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    $\begingroup$ @quid: And 8 are open yet unanswered. To me, the tag is very low value and not something worth initiating on a brand new site. $\endgroup$ – Jon Ericson Mar 17 '14 at 17:59
  • $\begingroup$ As you recommended I just added an answer elaborating on my point. Just one point to set this into perspective, these 8 are less than 2 percent [and some of them just somehow 'escaped' closure but the comments show they were discarded]. (Amost off-topic, IMO the relatively more problematic meta tag, but we have it already, is reference-request.) $\endgroup$ – quid Mar 17 '14 at 18:03
  • $\begingroup$ @quid What is the problem with the reference-request tag? $\endgroup$ – Markus Klein Mar 17 '14 at 22:43
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    $\begingroup$ @MarkusKlein the stress is on "relatively" I do not find it overly problematics; but more problematic than big-list. So what is not so good about it: first, it is (also) a meta tag. Second, it is not so clear how it should be used, and IMO often gets misused very often. For instance asking for books with vaguely defined specifications is not really a reference-request; asking for some quite specific item of the literature that you suspect or know must exists but you do not know the details this is a reference-request. $\endgroup$ – quid Mar 17 '14 at 22:56
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    $\begingroup$ Third, it can (and will, I fear) be used in somewhat meaningless ways, like most any question can be decorated by a add-on question for literature on the subject, then tagged also reference request. So it is a bit pointless as a tag. Fourth, even if used correctly often it serves mainly a negative purpose (on some sites and in some minds) namely to signal: this is only a reference request. (In the early days of MO suggested procedure was to CW reference request, for the bad reason to avoid gaining points; to be clear I was against this, possibly even made some contrib to this being dropped) $\endgroup$ – quid Mar 17 '14 at 23:03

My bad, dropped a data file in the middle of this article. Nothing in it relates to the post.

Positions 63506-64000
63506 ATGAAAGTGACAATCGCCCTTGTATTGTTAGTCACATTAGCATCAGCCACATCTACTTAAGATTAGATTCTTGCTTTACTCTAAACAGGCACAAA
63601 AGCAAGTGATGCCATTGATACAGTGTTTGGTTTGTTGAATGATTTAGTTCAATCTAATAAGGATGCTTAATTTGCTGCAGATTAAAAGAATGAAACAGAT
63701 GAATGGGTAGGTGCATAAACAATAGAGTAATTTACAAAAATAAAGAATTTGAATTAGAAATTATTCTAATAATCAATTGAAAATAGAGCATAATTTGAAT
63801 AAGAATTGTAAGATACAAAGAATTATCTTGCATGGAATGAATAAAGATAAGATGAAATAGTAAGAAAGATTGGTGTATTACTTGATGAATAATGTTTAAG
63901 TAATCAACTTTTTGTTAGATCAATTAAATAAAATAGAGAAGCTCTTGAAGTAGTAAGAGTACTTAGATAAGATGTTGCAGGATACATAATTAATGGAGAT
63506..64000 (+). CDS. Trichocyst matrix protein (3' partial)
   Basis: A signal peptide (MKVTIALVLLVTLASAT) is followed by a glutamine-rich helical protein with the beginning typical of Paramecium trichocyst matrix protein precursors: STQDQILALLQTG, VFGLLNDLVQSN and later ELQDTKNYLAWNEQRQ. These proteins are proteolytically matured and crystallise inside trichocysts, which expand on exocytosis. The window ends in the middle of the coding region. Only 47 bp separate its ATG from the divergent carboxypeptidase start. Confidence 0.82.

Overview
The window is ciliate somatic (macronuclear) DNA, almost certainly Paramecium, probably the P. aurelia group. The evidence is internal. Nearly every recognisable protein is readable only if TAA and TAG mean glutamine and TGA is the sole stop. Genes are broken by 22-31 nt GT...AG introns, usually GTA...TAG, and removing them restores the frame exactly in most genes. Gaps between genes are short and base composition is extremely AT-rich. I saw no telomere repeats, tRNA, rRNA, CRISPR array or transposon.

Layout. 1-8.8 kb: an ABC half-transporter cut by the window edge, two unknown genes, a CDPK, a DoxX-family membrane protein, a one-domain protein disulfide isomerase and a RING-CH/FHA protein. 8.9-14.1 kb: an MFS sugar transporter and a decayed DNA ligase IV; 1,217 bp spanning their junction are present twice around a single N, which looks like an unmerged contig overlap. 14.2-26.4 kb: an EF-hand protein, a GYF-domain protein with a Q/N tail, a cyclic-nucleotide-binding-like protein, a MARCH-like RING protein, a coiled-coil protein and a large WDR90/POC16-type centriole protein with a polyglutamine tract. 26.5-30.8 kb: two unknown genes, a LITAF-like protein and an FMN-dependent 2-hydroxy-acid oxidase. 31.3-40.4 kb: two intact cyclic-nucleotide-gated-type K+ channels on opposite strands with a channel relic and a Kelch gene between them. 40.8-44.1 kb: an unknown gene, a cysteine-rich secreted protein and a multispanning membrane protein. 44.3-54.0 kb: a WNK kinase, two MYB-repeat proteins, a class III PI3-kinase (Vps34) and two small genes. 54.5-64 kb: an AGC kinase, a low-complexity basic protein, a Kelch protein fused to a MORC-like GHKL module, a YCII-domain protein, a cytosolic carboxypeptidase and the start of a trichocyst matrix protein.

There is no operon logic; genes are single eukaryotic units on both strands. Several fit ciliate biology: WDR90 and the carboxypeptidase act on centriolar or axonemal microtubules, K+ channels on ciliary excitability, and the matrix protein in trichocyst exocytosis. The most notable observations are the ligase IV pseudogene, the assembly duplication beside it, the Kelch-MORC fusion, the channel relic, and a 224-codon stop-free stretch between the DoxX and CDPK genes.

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    $\begingroup$ Fifth, dually to the thrid point, for numerous (most!) question users will also be happy with a pointer to relevant literature or other resources. So, basically everything is a reference request in that IMO too broad sense. And, due to 3rd and 5th, the usage of the tag becomes pretty arbitrary. Put differently I think for an MO question (I name this as only there I have a meaningful overview) I could predict pretty well if it has a big-list tag or not, for reference request much less so. @MarkusKlein $\endgroup$ – quid Mar 17 '14 at 23:12
  • $\begingroup$ @quid Okay. I see your point. How can I emphasize that I am more interested in literature than anekdots? $\endgroup$ – Markus Klein Mar 18 '14 at 6:09
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    $\begingroup$ @Markus Klein: Tags are a poor way to communicate that. The best way to ask for answers supported by literature is within the body (or perhaps the title) of the question. reference-request is a prime example of a meta-tag. $\endgroup$ – Jon Ericson Mar 18 '14 at 7:07
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    $\begingroup$ @MarkusKlein I second Jon Ericson. A question to ask is: would this emphasize via the tag ever make somebody change their decision "open/ignore" question if it were/weren't there. $\endgroup$ – quid Mar 18 '14 at 15:35